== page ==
We proceed by offering a brief introduction of GeoWeb as a set of participatory mapping platforms, followed by an analysis of case studies that illustrate the political contours of VGI participation. First, we examine Hollaback!, which cartographically documents women’s experiences of street harassment. Our reading of Hollaback! points to a longstanding tension in cultural geography, where characterizations of maps as objective and impartial representations of space have been fundamentally challenged by critical theory and post–colonial studies (see Crampton, 2001; Kitchin and Dodge, 2006; Monmonier, 2010). Hollaback!’s mission is predicated on subjective experiences of space, which, rather than undermining the legitimacy of maps, points to its potential as a communicative medium of socio–political change. Our second case study considers competing maps depicting protest actions of the political movement Occupy. In setting up a comparison between maps that are similar in form but radically opposed in ideology, we further develop question of legitimacy and uncertainty in VGI practice (see Elwood, et al., 2013). Throughout our analysis, we return to de Certeau’s (1984) construct of tactics (introduced in depth below) as a lens for unpacking the political stakes of creating, adapting and interpreting maps in everyday life. We conclude by specifying a research program from the information science perspective that accounts for both the political stakes of VGI and the long–term consequences for archiving and preserving the GeoWeb.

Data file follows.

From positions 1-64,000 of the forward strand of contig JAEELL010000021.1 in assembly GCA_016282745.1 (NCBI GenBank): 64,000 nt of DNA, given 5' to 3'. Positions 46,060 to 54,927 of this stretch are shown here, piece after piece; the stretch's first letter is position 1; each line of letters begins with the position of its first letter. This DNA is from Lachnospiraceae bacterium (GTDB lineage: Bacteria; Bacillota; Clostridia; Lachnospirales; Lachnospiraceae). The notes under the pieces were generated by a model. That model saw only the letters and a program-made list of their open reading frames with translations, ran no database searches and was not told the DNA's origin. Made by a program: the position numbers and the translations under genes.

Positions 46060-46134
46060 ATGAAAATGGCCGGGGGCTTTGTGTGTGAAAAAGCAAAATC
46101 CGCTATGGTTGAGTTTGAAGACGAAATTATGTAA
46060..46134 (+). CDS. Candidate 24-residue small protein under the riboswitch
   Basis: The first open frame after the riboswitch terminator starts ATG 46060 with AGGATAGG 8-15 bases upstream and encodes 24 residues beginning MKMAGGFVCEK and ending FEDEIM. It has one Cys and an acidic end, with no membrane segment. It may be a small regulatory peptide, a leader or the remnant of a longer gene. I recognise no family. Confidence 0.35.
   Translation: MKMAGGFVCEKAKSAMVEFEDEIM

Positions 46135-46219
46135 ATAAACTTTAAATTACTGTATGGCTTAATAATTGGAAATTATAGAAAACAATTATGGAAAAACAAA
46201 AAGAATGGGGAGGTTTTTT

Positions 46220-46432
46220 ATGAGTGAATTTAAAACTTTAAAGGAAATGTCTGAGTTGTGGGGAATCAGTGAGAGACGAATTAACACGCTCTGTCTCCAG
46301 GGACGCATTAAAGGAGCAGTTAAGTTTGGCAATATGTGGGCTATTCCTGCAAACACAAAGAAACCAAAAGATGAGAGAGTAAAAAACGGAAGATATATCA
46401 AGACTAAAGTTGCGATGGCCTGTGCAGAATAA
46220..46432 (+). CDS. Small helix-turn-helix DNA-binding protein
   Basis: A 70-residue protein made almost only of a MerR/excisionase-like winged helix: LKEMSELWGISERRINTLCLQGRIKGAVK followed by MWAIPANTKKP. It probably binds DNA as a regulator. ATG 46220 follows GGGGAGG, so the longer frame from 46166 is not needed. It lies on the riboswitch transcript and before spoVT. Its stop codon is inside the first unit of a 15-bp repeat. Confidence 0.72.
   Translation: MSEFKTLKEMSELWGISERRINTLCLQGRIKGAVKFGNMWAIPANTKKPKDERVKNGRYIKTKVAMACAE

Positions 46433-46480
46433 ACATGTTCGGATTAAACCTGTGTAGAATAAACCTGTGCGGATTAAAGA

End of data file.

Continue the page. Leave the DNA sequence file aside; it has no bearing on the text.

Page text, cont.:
Context: GeoWeb technologies in brief

Before turning to some of the social and political issues surrounding VGI, we briefly introduce the technological components that separate GeoWeb technologies from more traditional mapmaking tools. We first discuss the differences in technical functionality between traditional mapping technology and the GeoWeb, and then link the GeoWeb and VGI to a set of broader technological shifts in user–generated content.

Whether operated by public or private sector, most Web–based mapping applications share underlying technological infrastructures built on Asynchronous JavaScript and XML (AJAX) to provide seamless pan and zoom functionality to traverse base maps. VGI renders these mapping features publicly configurable (as opposed to technologies that were merely accessible), allowing ordinary users to alter previously safeguarded maps. For example, Google Maps originally generated its U.S. base map from the U.S. Census Bureau Topologically Integrated Geographic Encoding and Referencing (TIGER) files and satellite imagery from the U.S. Geological Survey. On one level, VGI can be seen as a destabilization of data that had previously been the domain of trained professionals. At the same time, because GeoWeb projects are typically overlaid on geospatial data produced by industry or the government, VGI maps retain a sense of credibility that might otherwise elicit significant skepticism.